Fanny Bailey, Tama Hine, Weed

 Child labourers in the 1800s

Child labourers in the 1800s


Recently I talked to a senior social worker about the little girl who Lockyer had removed from the sealer Samuel Bailey in 1827. “I’ve often thought that it was the first child protection case in Western Australia,” he said, “and you know what? The same dilemmas that Lockyer faced still apply today – if she has no parents or carers, then where do I send this child to keep her safe?” (58)
As well as the abducted Menang woman whom he’d ‘drawn a straw for’; Samuel Bailey took a six or seven year old child to Eclipse Island. Fanny (59) was an Aboriginal girl whom d’Urville described as being “from the mainland opposite Middle Island.” (60) There is a paucity of records regarding her origins. Lockyer mentions vaguely that she hailed from “the mainland Eastward of this.” (61) D’Urville noted that although the other women had been with the sealers for several years, the child had only been with them for about seven months. (62) Given that the Governor Brisbane or Hunter crew had been left at Middle Island seven months previous to meeting d’Urville in King George Sound, it is most likely that they took Fanny from the Esperance area.

Whether Fanny was the daughter of an Aboriginal woman who had been taken by sealers, or abducted alone from the mainland is uncertain. There are no records of adult Noongar women living within the Breaksea Island community of 1826 other than the two Menang women who were kidnapped in King George Sound. I posit that Fanny was kidnapped alone and that her abduction was one of the earliest actions of the Governor Brisbane or Hunter crew when they were dropped at Middle Island.

Bass Strait sealers, or Straitsmen, kidnapped both male and female Pallawah children, as did the Vandemonian settlers. (63) The children were used as a labour source and as concubines for those of paedophilic tendencies. Nicholas Clements writes that female Pallawah children were especially vulnerable to abduction: “For one their inexperience and lack of strength made them more vulnerable in ambushes. Taken young, they were also more likely to grow submissive, and if prepubescent, they would not burden their masters with unwanted children. What is more, they would hold their value as labourers and concubines longer.” (64)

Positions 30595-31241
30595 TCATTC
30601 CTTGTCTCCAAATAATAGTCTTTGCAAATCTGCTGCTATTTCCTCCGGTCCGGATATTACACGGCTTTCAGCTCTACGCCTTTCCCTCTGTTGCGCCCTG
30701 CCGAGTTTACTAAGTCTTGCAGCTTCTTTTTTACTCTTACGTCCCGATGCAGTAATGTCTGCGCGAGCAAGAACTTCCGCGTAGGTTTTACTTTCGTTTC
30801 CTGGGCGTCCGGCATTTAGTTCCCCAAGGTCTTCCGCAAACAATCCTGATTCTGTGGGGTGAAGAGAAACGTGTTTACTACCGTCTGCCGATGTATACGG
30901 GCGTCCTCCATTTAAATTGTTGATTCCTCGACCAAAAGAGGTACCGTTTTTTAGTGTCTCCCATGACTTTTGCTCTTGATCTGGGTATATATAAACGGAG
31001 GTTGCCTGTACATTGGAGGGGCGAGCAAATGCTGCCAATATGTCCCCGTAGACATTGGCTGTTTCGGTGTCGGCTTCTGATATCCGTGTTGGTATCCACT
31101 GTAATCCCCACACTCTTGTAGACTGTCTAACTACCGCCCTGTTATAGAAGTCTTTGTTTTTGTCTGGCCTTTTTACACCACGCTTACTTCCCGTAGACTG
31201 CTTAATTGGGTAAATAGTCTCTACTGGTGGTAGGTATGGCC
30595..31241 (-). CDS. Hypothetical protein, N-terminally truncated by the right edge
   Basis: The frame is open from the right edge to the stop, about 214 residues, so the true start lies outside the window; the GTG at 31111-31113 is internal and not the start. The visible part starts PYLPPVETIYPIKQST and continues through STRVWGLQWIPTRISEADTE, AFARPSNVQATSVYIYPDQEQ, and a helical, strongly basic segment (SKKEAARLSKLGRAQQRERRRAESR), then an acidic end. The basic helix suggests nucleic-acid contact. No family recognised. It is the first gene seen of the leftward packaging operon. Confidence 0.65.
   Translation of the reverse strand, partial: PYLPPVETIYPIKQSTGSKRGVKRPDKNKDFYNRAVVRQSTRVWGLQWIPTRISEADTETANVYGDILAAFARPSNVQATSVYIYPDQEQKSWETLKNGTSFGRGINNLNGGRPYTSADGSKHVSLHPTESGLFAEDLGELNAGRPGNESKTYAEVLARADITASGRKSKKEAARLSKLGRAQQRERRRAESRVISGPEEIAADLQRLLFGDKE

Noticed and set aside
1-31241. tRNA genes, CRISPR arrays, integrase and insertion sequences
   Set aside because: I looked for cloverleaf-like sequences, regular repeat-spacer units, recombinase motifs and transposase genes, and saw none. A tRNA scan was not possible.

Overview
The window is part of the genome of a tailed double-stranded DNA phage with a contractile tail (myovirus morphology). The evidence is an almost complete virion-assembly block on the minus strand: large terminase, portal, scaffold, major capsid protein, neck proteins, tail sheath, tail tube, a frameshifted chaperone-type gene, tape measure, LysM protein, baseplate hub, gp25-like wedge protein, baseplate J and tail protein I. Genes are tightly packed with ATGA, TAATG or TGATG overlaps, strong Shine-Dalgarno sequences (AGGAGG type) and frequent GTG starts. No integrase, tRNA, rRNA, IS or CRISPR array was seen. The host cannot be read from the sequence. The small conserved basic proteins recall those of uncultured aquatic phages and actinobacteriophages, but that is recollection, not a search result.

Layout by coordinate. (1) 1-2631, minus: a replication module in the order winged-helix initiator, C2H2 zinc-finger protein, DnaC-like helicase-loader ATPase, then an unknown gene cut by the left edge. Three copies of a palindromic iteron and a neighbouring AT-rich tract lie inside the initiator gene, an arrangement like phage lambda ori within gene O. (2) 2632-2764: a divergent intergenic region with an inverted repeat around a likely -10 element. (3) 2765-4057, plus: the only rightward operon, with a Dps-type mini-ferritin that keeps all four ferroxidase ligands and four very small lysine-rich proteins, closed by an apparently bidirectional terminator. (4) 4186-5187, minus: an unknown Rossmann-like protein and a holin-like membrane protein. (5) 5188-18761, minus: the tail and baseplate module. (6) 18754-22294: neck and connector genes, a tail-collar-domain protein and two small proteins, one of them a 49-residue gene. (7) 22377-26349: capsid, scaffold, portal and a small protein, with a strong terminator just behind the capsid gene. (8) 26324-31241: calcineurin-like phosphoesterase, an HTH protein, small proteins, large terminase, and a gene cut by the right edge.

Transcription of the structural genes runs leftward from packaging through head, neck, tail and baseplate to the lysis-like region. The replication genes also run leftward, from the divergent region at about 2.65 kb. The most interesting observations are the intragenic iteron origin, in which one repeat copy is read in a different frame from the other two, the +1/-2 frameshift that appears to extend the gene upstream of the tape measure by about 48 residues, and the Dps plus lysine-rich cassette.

Straitsmen also often kept their own offspring after their Tyreelore mothers had died, been sold to a sealer on another island, or been taken by the ‘conciliator’ G.A. Robinson into exile at Gun Carriage Island and later Flinders Island.

Samuel Bailey, according to William Hook’s testimony, took Fanny and the Menang woman to Eclipse Island some time during October or November 1826. There is a (now abandoned) lighthouse settlement on the island these days but it is still a wild and isolated place. Bailey would have worked the rocks and nearby Seagull Island for seal, salted the skins and tried out the oil. He would have expected the two females to work for him. He may have taught them. It was dangerous working those rocks in rough seas. Eclipse Island, bearing the brunt of the Southern Ocean, its steep granite cliffs on the south side scarred by wind and sea, is a dangerous place to work at any time of the year.

While Bailey was at Eclipse, the Amity arrived. When William Hook informed Lockyer of the girl and woman being held captive on Eclipse Island, Lockyer sent a boat out to Eclipse Island to rescue them and arrest Samuel Bailey. On the morning of the 13th of January, Menang people began gathering at Lockyer’s makeshift garrison to await their return. Lockyer pointed at the sun and drew a line to the western horizon to explain that they would have to wait until early evening before the boat returned. In his report he expressed his apprehension as to whether the boat would even get back that night and whether the Menang woman would be in it. (65)

At sunset the boat came in through the heads and moored close to where the Residency Museum is now situated. The horror of what the Menang woman and Fanny had endured during the weeks on Eclipse Island was evident to everyone who saw them. The Menang woman was greeted with tears and consternation by her country men and women. But the people who greeted her also indicated that Fanny did not belong with them. “The natives looked upon the little Girl and shook their heads, meaning she did not belong to them and then pointed to Pigeon and then to the Girl meaning that he must take care of her.” (66)